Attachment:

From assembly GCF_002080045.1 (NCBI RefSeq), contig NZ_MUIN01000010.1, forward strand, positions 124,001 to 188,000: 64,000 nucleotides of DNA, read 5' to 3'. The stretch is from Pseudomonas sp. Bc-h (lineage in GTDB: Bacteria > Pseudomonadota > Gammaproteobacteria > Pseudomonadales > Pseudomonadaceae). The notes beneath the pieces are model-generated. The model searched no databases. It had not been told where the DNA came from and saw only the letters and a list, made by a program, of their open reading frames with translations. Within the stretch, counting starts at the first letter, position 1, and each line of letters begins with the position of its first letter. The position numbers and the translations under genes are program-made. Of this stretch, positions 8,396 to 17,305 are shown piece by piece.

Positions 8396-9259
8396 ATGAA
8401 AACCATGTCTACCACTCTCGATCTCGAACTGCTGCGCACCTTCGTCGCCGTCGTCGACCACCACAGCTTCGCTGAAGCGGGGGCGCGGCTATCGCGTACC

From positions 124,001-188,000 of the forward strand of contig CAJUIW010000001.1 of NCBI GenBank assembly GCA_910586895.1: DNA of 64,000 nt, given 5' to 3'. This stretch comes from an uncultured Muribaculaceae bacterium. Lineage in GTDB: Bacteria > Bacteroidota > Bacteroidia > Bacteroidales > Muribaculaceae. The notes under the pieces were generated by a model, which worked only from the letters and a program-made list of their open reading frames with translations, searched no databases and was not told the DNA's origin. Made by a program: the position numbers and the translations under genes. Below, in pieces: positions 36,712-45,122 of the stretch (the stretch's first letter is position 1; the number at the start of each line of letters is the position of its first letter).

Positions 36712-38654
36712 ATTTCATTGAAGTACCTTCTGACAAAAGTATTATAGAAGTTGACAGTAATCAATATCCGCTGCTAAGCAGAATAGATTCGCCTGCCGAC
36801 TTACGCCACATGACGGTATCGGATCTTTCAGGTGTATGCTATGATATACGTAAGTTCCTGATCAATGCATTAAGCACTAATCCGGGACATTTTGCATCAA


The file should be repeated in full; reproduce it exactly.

From assembly GCF_002080045.1 (NCBI RefSeq), contig NZ_MUIN01000010.1, forward strand, positions 124,001 to 188,000: 64,000 nucleotides of DNA, read 5' to 3'. The stretch is from Pseudomonas sp. Bc-h (lineage in GTDB: Bacteria > Pseudomonadota > Gammaproteobacteria > Pseudomonadales > Pseudomonadaceae). The notes beneath the pieces are model-generated. The model searched no databases. It had not been told where the DNA came from and saw only the letters and a list, made by a program, of their open reading frames with translations. Within the stretch, counting starts at the first letter, position 1, and each line of letters begins with the position of its first letter. The position numbers and the translations under genes are program-made. Of this stretch, positions 8,396 to 17,305 are shown piece by piece.

Positions 8396-9259
8396 ATGAA
8401 AACCATGTCTACCACTCTCGATCTCGAACTGCTGCGCACCTTCGTCGCCGTCGTCGACCACCACAGCTTCGCTGAAGCGGGGGCGCGGCTATCGCGTACC

From positions 124,001-188,000 of the forward strand of contig CAJUIW010000001.1 of NCBI GenBank assembly GCA_910586895.1: DNA of 64,000 nt, given 5' to 3'. This stretch comes from an uncultured Muribaculaceae bacterium. Lineage in GTDB: Bacteria > Bacteroidota > Bacteroidia > Bacteroidales > Muribaculaceae. The notes under the pieces were generated by a model, which worked only from the letters and a program-made list of their open reading frames with translations, searched no databases and was not told the DNA's origin. Made by a program: the position numbers and the translations under genes. Below, in pieces: positions 36,712-45,122 of the stretch (the stretch's first letter is position 1; the number at the start of each line of letters is the position of its first letter).

Positions 36712-38654
36712 ATTTCATTGAAGTACCTTCTGACAAAAGTATTATAGAAGTTGACAGTAATCAATATCCGCTGCTAAGCAGAATAGATTCGCCTGCCGAC
36801 TTACGCCACATGACGGTATCGGATCTTTCAGGTGTATGCTATGATATACGTAAGTTCCTGATCAATGCATTAAGCACTAATCCGGGACATTTTGCATCAA